There are 600,000 reasons you won't hear Gar, Pax or Hoiberg discuss losing

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AP

There are 600,000 reasons you won't hear Gar, Pax or Hoiberg discuss losing

The Bulls made headlines on Tuesday when VP John Paxson announced that David Nwaba, Cristiano Felicio and Cameron Payne would be entering the rotation, thus continuing the youth movement in Chicago.

On the surface the moves make sense. The 24-year-old Nwaba, the 25-year-old Felicio and the 23-year-old Cameron Payne will be replacing 28-year-old Justin Holiday, 29-year-old Robin Lopez and 25-year-old Jerian Grant. The Bulls want to see what they have in these younger players who haven't played much; they already know what they have in Lopez and Holiday, and Grant (like the other two) is under contract through next year.

OK, got that? Here's why they're making the move: they're sitting 8th in the NBA Lottery standings and really want to move into the top-5 to give themselves a chance at what should be a loaded front-end of the draft class. It's pretty obvious, and anyone who tells you otherwise is either named Gar Forman, John Paxson or Fred Hoiberg.

And here's why: On Wednesday Mavericks owner Mark Cuban was fined a whopping $600,000 by the NBA for comments he made on a podcast regarding tanking. The Mavericks are currently 18-40, the third worst record in the NBA. This comes a season after they finished 33-49, netting them the No. 9 pick that turned into talented point guard Dennis Smith Jr.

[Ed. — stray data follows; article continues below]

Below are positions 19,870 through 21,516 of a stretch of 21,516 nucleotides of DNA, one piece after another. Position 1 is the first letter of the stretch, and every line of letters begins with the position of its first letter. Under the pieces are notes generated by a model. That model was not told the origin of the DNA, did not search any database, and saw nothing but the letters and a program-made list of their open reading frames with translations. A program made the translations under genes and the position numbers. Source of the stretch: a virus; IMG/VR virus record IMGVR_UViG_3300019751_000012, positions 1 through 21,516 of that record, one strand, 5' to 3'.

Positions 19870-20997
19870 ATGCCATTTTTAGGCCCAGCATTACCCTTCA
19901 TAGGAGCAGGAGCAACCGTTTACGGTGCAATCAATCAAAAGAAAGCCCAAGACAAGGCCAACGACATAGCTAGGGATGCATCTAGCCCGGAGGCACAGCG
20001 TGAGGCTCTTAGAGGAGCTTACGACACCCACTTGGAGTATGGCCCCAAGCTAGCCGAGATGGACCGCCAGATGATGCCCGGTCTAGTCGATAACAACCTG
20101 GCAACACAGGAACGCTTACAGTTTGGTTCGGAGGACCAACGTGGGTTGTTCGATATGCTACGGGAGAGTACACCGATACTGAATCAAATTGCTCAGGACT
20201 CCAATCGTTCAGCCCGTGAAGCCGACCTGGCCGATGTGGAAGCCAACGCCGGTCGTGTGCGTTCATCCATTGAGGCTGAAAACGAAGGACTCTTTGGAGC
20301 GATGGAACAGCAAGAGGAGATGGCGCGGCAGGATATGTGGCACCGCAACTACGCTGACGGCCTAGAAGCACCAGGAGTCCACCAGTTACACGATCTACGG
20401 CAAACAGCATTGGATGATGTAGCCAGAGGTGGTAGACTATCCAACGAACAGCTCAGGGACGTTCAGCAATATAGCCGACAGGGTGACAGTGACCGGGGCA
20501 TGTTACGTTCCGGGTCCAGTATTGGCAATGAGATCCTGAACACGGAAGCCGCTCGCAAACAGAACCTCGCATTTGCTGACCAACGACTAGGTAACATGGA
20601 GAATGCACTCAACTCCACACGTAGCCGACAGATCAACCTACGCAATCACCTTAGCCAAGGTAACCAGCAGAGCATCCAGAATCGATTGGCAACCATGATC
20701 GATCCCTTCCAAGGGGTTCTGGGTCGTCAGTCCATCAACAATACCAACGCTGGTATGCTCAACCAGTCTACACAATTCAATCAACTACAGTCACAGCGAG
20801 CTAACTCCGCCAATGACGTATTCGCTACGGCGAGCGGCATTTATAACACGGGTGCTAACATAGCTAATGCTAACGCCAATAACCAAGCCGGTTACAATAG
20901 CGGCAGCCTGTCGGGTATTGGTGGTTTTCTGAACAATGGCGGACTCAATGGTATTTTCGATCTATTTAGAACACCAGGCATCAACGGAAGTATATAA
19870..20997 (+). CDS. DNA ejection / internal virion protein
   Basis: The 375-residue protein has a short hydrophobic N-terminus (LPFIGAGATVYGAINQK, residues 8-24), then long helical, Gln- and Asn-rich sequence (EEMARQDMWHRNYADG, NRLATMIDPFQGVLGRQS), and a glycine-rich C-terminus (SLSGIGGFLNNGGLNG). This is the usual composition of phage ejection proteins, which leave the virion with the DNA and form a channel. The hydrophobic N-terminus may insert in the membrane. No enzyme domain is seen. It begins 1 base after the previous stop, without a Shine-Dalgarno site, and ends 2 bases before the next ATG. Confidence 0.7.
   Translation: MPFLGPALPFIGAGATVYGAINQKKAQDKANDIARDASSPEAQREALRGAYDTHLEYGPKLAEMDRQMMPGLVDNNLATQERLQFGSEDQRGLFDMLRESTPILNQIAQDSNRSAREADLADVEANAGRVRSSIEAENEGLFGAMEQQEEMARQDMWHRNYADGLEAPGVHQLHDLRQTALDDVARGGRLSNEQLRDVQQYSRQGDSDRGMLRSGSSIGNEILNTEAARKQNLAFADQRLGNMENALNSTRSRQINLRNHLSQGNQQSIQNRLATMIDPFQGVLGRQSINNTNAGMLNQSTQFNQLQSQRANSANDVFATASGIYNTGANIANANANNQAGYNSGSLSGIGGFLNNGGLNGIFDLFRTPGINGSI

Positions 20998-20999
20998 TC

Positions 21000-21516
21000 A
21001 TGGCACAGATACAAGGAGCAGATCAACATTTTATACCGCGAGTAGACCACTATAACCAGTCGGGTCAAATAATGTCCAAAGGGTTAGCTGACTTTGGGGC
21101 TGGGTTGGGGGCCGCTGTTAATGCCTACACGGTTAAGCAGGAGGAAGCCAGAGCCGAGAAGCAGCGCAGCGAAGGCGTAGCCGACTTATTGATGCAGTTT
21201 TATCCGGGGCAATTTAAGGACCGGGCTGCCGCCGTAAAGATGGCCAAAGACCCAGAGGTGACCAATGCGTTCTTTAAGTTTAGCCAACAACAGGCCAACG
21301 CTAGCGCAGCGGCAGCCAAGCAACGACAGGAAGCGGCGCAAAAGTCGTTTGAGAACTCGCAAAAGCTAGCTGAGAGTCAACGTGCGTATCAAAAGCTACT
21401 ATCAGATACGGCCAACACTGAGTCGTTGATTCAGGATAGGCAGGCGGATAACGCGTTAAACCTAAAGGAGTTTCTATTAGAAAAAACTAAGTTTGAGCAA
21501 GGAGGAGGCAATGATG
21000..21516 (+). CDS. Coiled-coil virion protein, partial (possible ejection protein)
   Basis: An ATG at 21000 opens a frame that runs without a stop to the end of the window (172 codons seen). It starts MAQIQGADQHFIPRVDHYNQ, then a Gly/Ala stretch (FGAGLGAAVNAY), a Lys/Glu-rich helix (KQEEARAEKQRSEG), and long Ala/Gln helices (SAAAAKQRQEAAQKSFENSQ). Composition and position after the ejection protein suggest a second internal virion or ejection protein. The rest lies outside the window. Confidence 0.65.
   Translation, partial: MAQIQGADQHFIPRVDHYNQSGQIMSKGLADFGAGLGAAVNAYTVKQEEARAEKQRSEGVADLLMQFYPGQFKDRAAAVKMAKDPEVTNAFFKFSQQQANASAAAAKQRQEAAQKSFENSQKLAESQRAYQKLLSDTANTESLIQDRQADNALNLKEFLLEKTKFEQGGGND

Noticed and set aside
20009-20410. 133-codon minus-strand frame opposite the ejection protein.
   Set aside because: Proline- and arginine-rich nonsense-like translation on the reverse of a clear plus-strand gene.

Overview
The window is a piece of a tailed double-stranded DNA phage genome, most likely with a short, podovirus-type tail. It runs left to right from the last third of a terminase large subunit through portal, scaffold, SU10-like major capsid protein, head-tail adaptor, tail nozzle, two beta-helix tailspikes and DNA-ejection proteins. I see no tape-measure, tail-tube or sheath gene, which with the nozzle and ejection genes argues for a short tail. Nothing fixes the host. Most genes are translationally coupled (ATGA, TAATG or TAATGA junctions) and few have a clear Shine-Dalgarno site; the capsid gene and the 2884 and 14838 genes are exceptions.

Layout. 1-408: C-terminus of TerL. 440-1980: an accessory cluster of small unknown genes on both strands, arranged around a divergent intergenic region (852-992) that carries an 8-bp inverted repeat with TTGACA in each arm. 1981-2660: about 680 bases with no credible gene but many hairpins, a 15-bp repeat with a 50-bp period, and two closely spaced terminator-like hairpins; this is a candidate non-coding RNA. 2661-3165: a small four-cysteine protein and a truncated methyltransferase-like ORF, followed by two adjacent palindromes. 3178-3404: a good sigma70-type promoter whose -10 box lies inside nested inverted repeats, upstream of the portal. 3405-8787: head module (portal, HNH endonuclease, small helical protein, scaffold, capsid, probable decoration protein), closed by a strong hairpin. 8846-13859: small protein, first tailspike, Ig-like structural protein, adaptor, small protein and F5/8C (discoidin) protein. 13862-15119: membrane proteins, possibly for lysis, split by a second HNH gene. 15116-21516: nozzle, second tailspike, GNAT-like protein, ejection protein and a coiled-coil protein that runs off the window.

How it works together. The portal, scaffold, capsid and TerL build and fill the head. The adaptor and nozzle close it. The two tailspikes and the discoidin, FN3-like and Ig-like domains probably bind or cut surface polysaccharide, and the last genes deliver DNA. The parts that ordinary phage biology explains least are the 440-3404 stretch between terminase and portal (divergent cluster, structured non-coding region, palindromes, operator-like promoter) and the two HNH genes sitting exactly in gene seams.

So when Cuban was asked about the best interests of his Dallas team, which touts young talent but clearly isn't headed for the postseason in 2018, he said this on the House Call with Dr. J Podcast:

"I'm probably not supposed to say this, but, like, I just had dinner with a bunch of our guys the other night, and here we are, you know, we weren't competing for the playoffs. I was like, 'Look, losing is our best option. [Commissioner] Adam [Silver] would hate hearing that, but I at least sat down and I explained it to them. And I explained what our plans were going to be this summer, that we're not going to tank again. This was, like, a year-and-a-half tanking, and that was too brutal for me. But being transparent, I think that's the key to being kind of a players owner and having stability."

Cuban isn't wrong, and the Mavericks sure as hell aren't the only team tanking. But to come right now and admit that losing is the team's best option wasn't, as Cuban predicted, going to sit well with the league office.

Commissioner Adam Silver sent out a memo with the fine that said Cuban's comments "which concerned his perspective on the team's competitive success this season" were "detrimental to the NBA."

So while the Bulls are going about their business in trying to lose as many games down the stretch as possible, don't expect anyone to admit it's the reason behind their personnel moves. There are 600,000 reasons why.

NBA Draft Tracker: Michigan State's Miles Bridges